Secret Cinema have pioneered the idea of film screenings as special events in and of themselves, hiring actors and constructing sets to create the most immersive experience possible.

At the other end of the spectrum, larger operators are also focusing ever more of their attention on quality of experience. Vue not only has its Imax range and Sony 4K screens, but has diversified its seating to combine the best of being at home with the experience of seeing a movie at the theatre.

Odeon has introduced its Lounge service, which provides luxury drinks and food along with a smaller, more intimate screen. At the restored bar in the Odeon at Swiss Cottage you see people dressed up for dinner and a film. It’s an event, like going for a celebratory meal.

Larger cinema operators are also consolidating to weather the cyclical nature of the market. Chinese conglomerate Dalian Wanda has spent the past few years creating a global cinema empire, owning not only the largest and second-largest cinema operators in China, but also the US-based AMC Entertainment, which in turn owns Odeon – Europe’s largest cinema estate. Most recently, Wanda acquired the Stockholm-based Nordic Cinema Group from Bridgepoint for £745m, making it a subsidiary of the Odeon estate. In January, Wanda reported a 25% increase in income to RMB64.1bn (nearly £7.5bn) within its culture group, which consists almost entirely of cinema operators and film distributors.

Moreover, cinema companies large and small have embraced live performances. National Theatre Live, which screens across the UK and internationally claims to have sold 5.5m tickets across 2,000 venues since its launch in 2009. The comments section on the Royal Opera House cinema programme is full of requests for showings in Tokyo, Hong Kong, Paris, Montreal and Vancouver.

In any case, the dichotomy between boutique cinemas on the one hand and the multiplex giants on the other may be a false one. Picturehouse was acquired five years ago by Cineworld, but continues to be known for doing things differently. The differentiation in service and price point caters to different markets. Both groups are united however in their focus on what makes cinema unrepeatable. It’s not just the big screen, it’s not just seeing a film you can’t watch at home – it’s the whole experience.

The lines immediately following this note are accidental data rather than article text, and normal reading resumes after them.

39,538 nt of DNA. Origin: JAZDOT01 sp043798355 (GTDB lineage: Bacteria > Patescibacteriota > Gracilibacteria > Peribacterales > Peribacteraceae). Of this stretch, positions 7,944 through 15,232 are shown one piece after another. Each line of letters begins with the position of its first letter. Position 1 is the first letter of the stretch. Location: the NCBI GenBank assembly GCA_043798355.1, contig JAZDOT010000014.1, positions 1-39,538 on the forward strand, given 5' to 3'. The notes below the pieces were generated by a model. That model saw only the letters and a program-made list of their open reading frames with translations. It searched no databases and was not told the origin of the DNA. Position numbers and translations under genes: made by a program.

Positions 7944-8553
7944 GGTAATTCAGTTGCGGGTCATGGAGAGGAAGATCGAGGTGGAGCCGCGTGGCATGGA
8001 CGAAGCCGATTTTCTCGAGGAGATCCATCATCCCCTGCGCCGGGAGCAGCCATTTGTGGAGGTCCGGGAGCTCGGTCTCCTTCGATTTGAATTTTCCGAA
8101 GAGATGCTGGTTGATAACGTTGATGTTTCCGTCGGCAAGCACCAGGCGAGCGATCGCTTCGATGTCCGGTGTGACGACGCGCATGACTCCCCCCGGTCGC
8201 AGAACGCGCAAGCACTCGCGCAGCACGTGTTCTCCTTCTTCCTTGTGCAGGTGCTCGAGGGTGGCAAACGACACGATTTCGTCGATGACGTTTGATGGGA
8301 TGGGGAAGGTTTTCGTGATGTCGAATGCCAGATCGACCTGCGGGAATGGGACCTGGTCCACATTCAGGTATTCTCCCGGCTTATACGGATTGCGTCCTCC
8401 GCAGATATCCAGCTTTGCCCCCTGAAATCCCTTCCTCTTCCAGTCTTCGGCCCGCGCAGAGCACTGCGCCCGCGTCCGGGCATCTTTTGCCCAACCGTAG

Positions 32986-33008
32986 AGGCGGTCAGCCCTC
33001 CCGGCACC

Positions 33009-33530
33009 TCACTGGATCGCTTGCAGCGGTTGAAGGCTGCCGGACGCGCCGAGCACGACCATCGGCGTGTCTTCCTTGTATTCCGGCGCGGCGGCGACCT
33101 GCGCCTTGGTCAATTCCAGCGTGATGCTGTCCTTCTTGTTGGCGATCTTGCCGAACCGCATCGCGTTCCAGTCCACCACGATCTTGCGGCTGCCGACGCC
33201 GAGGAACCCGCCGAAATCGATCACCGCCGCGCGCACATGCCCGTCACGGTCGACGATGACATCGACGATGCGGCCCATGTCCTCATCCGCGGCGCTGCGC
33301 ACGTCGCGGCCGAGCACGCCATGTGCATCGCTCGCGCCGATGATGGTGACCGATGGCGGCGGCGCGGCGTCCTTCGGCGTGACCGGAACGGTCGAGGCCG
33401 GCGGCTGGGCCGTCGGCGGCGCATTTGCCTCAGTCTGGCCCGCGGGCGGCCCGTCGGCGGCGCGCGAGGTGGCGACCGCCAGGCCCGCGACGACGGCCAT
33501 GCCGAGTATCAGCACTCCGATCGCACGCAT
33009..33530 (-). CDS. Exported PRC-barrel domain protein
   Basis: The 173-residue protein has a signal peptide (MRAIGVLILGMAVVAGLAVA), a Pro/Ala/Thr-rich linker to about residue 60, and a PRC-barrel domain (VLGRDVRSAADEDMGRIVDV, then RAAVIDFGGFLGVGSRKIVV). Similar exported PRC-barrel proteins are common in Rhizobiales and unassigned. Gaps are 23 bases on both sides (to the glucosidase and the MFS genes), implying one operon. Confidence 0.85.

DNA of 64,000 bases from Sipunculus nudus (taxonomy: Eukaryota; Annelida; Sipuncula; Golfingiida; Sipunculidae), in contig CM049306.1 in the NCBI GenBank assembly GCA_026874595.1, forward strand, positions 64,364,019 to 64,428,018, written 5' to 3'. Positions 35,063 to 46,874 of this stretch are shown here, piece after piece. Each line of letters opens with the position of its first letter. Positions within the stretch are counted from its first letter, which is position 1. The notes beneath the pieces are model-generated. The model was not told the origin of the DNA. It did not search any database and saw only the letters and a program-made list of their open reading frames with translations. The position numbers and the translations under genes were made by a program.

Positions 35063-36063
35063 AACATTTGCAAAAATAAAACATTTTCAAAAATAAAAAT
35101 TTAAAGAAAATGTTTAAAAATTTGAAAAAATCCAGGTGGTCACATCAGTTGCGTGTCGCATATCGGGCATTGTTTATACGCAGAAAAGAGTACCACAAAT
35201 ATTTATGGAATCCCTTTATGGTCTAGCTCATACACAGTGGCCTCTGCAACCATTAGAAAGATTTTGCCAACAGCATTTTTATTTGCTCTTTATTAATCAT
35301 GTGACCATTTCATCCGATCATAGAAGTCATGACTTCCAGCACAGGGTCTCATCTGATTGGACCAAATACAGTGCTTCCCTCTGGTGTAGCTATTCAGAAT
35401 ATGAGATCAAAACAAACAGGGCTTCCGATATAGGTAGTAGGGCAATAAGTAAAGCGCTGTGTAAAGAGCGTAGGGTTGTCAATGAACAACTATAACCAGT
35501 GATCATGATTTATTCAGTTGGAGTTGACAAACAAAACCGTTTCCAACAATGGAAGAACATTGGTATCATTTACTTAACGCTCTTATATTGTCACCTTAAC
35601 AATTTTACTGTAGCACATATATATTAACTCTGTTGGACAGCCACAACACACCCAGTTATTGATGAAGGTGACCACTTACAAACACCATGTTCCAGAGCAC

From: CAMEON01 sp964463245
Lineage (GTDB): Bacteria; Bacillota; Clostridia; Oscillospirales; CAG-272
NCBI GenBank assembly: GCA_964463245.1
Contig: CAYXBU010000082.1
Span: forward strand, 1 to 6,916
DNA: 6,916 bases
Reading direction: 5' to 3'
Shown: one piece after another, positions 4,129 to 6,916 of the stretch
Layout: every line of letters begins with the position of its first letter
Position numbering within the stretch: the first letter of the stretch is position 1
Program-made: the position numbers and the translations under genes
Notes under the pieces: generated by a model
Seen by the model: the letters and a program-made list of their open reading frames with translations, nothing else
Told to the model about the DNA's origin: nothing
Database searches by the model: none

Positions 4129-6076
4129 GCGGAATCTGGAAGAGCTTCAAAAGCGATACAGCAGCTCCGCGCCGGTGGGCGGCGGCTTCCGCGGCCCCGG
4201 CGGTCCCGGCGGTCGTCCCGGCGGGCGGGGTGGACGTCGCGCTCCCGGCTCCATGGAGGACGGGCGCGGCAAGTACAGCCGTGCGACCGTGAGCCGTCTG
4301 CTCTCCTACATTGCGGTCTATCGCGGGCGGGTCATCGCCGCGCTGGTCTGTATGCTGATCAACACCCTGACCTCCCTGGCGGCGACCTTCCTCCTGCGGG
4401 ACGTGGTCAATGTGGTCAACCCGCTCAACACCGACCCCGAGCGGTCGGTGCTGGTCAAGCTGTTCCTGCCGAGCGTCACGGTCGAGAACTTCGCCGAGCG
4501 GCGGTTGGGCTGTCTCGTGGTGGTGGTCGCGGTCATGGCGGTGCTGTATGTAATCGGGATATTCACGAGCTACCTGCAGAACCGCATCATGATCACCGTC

Just as takeaway hasn’t ended dining out, so streaming won’t end cinemas – it just highlights what actually draws people to these venues in the first place.

Certainly, the days when people went to the cinema every week or two like they did in the 1930’s are over – cinema going is more of an event than it ever has been. But cinema companies are focusing on the fact that they’re selling an experience as much as a good. That what knits together a wider array of live screenings with better seats and bigger screens and nicer popcorn is a recognition that while the film itself can be played on the small screen, it is simply impossible to recreate the mood and feel of a good cinema at home.

Streaming services and the cinema industry may in fact be two sides of the same coin, each delivering a service which changes, but does not necessarily undermine the value of, the other.

One thing’s for sure – the cinema industry won’t be saying hasta la vista baby for a while yet.

Moira@thembsgroup.co.uk | @MoiraBenigson | @TheMBSGroup